The Story of Poseidon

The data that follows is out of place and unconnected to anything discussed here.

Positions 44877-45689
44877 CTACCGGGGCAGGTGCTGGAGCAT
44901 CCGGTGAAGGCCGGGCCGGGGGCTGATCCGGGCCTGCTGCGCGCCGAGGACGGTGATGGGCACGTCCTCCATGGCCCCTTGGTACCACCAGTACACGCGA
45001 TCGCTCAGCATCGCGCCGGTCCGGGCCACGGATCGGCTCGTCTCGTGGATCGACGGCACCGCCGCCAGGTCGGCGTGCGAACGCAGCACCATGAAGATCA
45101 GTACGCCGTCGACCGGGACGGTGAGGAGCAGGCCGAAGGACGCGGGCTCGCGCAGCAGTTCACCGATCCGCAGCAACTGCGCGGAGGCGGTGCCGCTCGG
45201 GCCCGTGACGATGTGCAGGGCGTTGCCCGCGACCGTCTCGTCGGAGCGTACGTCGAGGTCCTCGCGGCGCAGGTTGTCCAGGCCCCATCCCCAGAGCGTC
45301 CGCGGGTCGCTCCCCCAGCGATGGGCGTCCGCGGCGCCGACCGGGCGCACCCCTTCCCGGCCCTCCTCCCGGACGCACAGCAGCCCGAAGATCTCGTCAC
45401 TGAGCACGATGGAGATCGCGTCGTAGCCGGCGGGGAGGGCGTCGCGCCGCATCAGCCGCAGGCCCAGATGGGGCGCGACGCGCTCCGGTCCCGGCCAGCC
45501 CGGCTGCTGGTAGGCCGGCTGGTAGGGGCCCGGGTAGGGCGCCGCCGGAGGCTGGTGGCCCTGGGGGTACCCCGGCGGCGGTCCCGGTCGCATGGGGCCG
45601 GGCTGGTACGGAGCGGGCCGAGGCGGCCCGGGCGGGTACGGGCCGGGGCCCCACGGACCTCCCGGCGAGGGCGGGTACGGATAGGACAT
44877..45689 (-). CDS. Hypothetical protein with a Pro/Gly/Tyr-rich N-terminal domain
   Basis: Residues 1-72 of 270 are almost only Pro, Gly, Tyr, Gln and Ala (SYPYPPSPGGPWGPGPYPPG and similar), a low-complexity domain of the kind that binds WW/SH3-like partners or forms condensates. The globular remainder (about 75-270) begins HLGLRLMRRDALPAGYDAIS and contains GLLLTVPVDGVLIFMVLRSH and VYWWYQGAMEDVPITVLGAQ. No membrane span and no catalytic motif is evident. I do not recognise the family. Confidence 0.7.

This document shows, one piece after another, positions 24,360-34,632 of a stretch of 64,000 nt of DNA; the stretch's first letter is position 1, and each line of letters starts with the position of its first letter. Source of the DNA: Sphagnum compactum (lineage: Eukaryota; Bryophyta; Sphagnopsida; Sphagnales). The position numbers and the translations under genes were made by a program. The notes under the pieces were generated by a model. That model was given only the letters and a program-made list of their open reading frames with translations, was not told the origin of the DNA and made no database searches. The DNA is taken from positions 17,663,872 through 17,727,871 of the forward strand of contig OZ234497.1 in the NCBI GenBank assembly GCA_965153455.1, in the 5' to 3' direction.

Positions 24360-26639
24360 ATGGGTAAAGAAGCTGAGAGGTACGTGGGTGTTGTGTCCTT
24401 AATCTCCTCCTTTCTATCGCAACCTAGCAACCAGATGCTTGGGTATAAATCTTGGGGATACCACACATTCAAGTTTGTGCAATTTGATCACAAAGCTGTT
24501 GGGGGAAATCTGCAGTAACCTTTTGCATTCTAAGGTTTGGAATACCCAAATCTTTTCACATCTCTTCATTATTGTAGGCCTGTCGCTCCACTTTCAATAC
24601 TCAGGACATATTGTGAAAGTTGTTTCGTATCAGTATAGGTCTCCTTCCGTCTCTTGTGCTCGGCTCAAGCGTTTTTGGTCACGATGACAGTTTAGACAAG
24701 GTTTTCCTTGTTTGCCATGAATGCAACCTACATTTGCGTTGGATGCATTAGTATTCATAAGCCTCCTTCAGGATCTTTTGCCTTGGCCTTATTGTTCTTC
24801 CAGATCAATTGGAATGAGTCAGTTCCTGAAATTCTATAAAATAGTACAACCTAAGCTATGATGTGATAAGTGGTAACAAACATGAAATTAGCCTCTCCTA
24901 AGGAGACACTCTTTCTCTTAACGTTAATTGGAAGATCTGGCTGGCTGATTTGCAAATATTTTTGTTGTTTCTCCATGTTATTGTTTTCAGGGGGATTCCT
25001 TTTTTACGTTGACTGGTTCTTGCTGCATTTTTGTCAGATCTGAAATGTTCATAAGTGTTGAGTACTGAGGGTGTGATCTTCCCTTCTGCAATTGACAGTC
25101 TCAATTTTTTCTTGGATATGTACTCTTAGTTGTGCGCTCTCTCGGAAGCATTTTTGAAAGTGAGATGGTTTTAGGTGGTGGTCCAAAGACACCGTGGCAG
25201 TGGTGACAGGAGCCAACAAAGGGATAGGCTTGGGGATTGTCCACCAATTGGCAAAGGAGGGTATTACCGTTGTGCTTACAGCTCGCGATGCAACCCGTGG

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The Story of Poseidon (Roman - Neptune) Poseidon was the ruler of the sea, and a powerful god in Greek mythology who was often called the "Earth-shaker." His father was the Titan Cronus, who at the time was ruler of the Universe, and his mother was Rhea. Cronus was a paranoid ruler, because it had been prophesized that one of his own sons would dethrone him, just as Cronus had done to his father, Uranus. Thus, Cronus would swallow the children whom Rhea bore him. He figured that it was the safest way to ensure that none of his offspring overthrew him. One by one, the children were swallowed by Cronus: first Hestia, then Demeter, Hera, Hades and Poseidon. (Some mythographers claim that Rhea tricked Cronus by presenting a foal instead of the baby Poseidon for consumption, but most agree that Poseidon had been swallowed like the rest of his siblings.) Needless to say, this constant swallowing of her children enraged Rhea. She bore her third son, Zeus, in the middle of the night and gave him for safekeeping to Gaea (Mother Earth). She fooled Cronus into believing he had swallowed his new son by substituting a rock wrapped in baby blankets. When Zeus grew up, and with the help of Gaea and his mother Rhea, he slipped Cronus a potion that made the Titan disgorge the swallowed children. Being gods, they were unharmed, albeit a tad dazed and confused. With Zeus serving as their leader, Poseidon, Hades, Hestia, Demeter and Hera waged war against the Titans for supremacy of the Universe. Assisted by the Cyclops (they gave Zeus his thunderbolts, Poseidon his trident and Hades his helmet of invisibility) and the Hecatoncheires (the Hundred-handed-ones), the siblings fought a terrible war that lasted ten years. In the end they were victorious, banishing their vanquished foes to the deepest depths of the Underworld, called Tartarus. This dark and woeful place is as far beneath the earth as heaven is above the earth. Around Tartarus runs a fence of bronze with gates of bronze, which Poseidon fixed in such as way as to offer no escape, and there the Titans were forever confined. After Zeus, with his brothers and sisters, defeated the Titans and dethroned Cronus, the three brothers drew lots out of a helmet to determine which one of the three realms each would rule. Zeus won the heavens and thus became the supreme ruler, Hades got the Underworld and Poseid... ... middle of paper ... ...rms began, but when he drove in his golden chariot over the water, the storms subsided and tranquil peace followed his wheels. Neptune and his Horses By E. K. Birce, 1880 Ancient sailors and warriors would pray and offer tributes to the great Poseidon prior to undertaking a sea journey. In turn, Poseidon could be cruel and hostile to those who displeased him, such as the hero of the Trojan War, Odysseus, who suffered great tribulations at the hands of Poseidon while embarked on his Odyssey back home. Both the bull and the horse are associated with Poseidon, but the bull is associated with many other gods as well, so the horse can be considered his animal. He was always depicted carrying, or using, his distinguishing weapon, the trident, a three-pronged spear which he used to shatter and shake anything he pleased, much like his brother Zeus used his thunderbolts. That's why he was commonly referred to as the "Earth Shaker". The trident, his symbol, was the gift of the Cyclopes, who had fought with the Olympians versus the Titans. He was always accompanied by his son, Triton, who was half man, half fish. Triton would blow on his seashell to announce Poseidon's arrival.

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